You make some really good points about fundraising. It seems like people are so overwhelmed with all the charity requests nowadays, we don't answer our phones or read the "junk mail." But Malachi has a real need, and you need to publicize it. You say you need "thousands of dollars." How long will those dollars fit the need? Will this need be on-going? If it will be on-going, is it better to announce it now so that it doesn't look like you've "found a way to make a living" with future fundraising? Gee, maybe you don't know how long you're going to need to pursue this for Malachi? Dunno, but it seems like honesty about what you might need in future may be best declared asap.ReplyDelete
Yeah, I deleted mention from earlier versions of this post of a specific amount because I really don't know how much is needed and because there is a range. If I put out what I consider to be a "minimum" for the next year of his therapy, does that mean I will only get to offer my son the minimum? I don't want to "milk it," but I don't want to pass up opportunities either.Delete
I agree that it needs a measure of transparency. *I* know that I'm disciplined and honest enough to make sure every penny goes toward Malachi's medical expenses, but I need a way to make that clear to everyone else.
I want to help who knows maybe I can go up there for the eventReplyDelete
Nice! That would be cool! Let's talk more on Facebook about what you think you could do.Delete
It's also possible that you feel uncomfortable fundraising because it is spectacularly inappropriate. Your son is not going to die without this treatment. You've managed to pay for the ABM treatment so far. You've managed to negotiate discounts from ABM treatment providers thus far. You haven't worked in 2 years, but have indicated your are amenable to returning to the workplace.ReplyDelete
Have you considered getting a part-time job? Has your husband considered picking up some overtime? Perhaps you could move to a cheaper house or apartment and use the savings to pay for ABM treatment? When your car dies, buy a cheap used car instead of a sparkly new one? Until you have exhausted the reasonable rationale options, it is incredibly tacky to have a fundraiser.
And yes, if you do throw yourself a fundraiser, your friends/donors will totally be entitled to question why you shook them down for $$ you "desperately" needed for unapproved ABM therapy for your child... but somehow manage to come up with the cash for desperately needed "necessities" like a weekend at a fancy cabin or a trip to sunny Jamaica??
PS The peer-reviewed standard is an EXCELLENT and very reasonable one. A standard in place for a really good reason!! No one's (to date) bothered to do the straightforward legwork to publish a peer-reviewed study?? Has it occurred to you to wonder why?? Especially since it'd presumably be in the interest of the ABM providers, as becoming eligible for reimbursement by insurance would presumably be good for their bottom line. Perhaps it is because the ABM technique won't pass muster?? Or is there another, better reason why a therapy protocol that has been around for 20+ years hasn't even tried??
Well hello! You must have been talking to the critical person in my head, or at least you are channeling her.Delete
I have made ALL these arguments to myself.
What constitutes need? Who is deserving and what do they deserve? I don't have an answer to that.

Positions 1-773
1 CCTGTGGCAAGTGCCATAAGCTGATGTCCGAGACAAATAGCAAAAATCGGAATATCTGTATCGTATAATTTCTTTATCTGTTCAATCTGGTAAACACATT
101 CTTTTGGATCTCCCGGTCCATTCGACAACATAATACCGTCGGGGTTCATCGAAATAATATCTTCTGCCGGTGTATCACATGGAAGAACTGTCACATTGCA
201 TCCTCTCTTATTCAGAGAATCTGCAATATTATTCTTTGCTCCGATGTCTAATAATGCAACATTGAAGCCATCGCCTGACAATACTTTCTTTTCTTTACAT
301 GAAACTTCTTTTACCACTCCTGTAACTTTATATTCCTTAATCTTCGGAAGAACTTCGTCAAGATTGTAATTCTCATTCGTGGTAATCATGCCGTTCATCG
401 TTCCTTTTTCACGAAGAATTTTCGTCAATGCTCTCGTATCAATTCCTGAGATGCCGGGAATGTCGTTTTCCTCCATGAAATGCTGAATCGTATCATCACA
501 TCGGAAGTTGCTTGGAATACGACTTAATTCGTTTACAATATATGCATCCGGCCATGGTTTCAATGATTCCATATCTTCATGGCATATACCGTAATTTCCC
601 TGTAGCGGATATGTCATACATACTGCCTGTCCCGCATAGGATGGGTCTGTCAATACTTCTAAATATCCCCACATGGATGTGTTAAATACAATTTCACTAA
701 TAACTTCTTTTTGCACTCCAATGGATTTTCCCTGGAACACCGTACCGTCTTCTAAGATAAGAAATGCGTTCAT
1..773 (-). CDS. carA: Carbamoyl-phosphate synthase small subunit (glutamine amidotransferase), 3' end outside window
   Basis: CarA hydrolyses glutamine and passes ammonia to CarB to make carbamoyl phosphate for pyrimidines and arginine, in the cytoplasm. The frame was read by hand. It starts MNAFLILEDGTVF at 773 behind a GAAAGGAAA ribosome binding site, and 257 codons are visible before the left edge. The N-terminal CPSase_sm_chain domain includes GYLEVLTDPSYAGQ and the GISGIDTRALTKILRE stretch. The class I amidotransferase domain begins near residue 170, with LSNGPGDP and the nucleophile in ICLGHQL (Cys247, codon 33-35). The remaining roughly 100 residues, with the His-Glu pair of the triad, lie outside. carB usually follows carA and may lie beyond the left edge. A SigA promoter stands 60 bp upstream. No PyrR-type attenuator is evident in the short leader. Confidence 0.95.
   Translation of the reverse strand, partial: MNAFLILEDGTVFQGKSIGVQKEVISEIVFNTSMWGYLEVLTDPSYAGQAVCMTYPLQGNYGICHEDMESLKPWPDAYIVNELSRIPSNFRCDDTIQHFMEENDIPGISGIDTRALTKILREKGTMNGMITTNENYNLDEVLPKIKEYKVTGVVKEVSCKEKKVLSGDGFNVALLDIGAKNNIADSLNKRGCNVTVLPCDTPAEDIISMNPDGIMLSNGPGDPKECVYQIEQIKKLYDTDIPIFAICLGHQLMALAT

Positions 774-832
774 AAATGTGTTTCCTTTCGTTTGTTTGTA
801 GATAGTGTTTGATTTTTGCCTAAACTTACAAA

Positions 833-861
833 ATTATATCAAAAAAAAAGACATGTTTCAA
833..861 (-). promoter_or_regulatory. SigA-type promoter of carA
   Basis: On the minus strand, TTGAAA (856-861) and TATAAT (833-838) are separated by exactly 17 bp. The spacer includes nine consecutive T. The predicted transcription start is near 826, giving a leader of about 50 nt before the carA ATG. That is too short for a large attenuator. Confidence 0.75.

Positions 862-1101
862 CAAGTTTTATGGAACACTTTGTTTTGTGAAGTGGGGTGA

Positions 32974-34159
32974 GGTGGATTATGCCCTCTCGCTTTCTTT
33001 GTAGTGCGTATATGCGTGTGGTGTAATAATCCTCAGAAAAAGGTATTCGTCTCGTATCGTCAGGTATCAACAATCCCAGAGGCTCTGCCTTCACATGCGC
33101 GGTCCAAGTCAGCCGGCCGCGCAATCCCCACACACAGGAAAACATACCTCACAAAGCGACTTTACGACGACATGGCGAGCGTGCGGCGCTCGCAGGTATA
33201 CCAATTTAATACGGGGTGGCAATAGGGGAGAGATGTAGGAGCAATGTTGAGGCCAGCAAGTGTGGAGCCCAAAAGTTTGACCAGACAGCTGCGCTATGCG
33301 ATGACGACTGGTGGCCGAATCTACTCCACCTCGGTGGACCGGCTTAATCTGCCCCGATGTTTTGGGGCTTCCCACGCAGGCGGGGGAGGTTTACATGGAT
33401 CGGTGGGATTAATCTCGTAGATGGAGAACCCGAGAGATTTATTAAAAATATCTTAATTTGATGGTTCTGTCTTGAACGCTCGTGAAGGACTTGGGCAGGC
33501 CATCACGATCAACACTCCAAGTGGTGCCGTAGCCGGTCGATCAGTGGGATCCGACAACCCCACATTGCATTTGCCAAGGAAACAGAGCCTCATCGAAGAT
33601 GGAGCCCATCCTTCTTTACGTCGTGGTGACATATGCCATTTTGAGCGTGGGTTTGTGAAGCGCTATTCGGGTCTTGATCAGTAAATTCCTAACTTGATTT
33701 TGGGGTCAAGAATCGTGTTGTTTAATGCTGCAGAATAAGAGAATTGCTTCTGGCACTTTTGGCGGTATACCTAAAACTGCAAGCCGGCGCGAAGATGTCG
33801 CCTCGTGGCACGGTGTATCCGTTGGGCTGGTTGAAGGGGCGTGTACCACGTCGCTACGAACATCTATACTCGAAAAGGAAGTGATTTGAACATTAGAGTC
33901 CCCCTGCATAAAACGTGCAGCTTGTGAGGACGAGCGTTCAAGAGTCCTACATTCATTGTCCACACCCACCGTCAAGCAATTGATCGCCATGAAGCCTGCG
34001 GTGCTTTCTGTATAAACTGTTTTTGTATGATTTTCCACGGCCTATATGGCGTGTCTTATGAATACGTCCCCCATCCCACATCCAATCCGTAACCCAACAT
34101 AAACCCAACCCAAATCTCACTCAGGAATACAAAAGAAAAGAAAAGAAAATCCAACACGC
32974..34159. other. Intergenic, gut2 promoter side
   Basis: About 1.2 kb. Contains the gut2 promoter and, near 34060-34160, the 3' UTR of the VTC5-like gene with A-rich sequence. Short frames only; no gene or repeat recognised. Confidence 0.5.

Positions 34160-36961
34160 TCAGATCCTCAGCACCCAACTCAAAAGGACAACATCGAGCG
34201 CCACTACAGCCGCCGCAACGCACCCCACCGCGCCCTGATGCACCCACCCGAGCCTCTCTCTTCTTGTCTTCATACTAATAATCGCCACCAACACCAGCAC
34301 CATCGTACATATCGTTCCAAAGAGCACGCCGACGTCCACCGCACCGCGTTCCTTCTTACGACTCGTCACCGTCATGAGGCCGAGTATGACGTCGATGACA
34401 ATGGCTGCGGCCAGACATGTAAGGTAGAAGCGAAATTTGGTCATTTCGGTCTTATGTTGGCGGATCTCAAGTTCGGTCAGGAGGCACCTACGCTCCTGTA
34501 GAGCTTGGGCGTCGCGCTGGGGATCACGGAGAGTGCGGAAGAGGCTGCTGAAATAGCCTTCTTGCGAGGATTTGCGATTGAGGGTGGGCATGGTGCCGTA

And already without even actually asking for donations I'm in the position of having to defend my budget from you, someone who won't even give their name and I probably don't even know. (I'm not going to right now, but I have to say your characterizations are uninformed and way out of proportion!)
Maybe it's not worth it. Maybe we should all just stand on our own two feet and never ask for help. If this is the cards that life dealt us, and the money that we have to deal with it, then that's that.
But then I think: Gosh, what a sad world would that be to live in?
I just had to comment ANONYMOUSLY to the first comment.Delete
Are you a mother? A father? Do you have a child with special needs? How dare you use that tone to a mother who is just trying to do the best for her child as we all would. I would kill for my child to get the best care and would do anything possible to help my child and I know Shasta would too. And just for the record, I don't know Shasta or her sons but only know of her and I would be honored to help her along her fundraising journey.
If you want to take on something of this magnitude with your time, try to do some positive with it.
I completely understand why you would feel this.I've been following your blog for a bit. My husband and I run marathons and we always raise money whenever we run. We are planning our marathon schedule for the next six months. We'd love to run for your son. Contact me if you're interested. www.themommypsychologist.comReplyDelete
Wow, that anonymous comment is nasty. Try again, anon, but with your name this time and in your nice voice, k?ReplyDelete
Maybe if you're worried about the money/integrity issue you could ask a third party to manage a special bank account for you? (Believe me when I tell you I am not the right person to do this, but you must have a number geek in your crowd...) I think the bank can help you with the logistics of setting up an account that other people can deposit directly into, but only one or two people an withdraw from? Anyway, I think keeping your fundraising $$ separate from your personal finances would feel better to you and also to any cautious potential donors.
Yes, I agree about a separate account. In prep for the Kickstarter, I started a new account at my credit union but again, it's just up to people to believe and trust me. I asked them about special donation accounts but they said it's only for a short duration and it's just so that other people can deposit into it by using a name and not an account number. Since Kickstarter (via Amazon) already has a way to collect money I didn't think that was needed.Delete
And yeah. That anonymous comment was definitely a factor in why I dragged my feet on the fundraiser.
Oh, hey, I just clicked over here and only just realized this post is like 2 months old (and that's like a gajillion in blog years, right?). So, of course, you have this figured out already :)Delete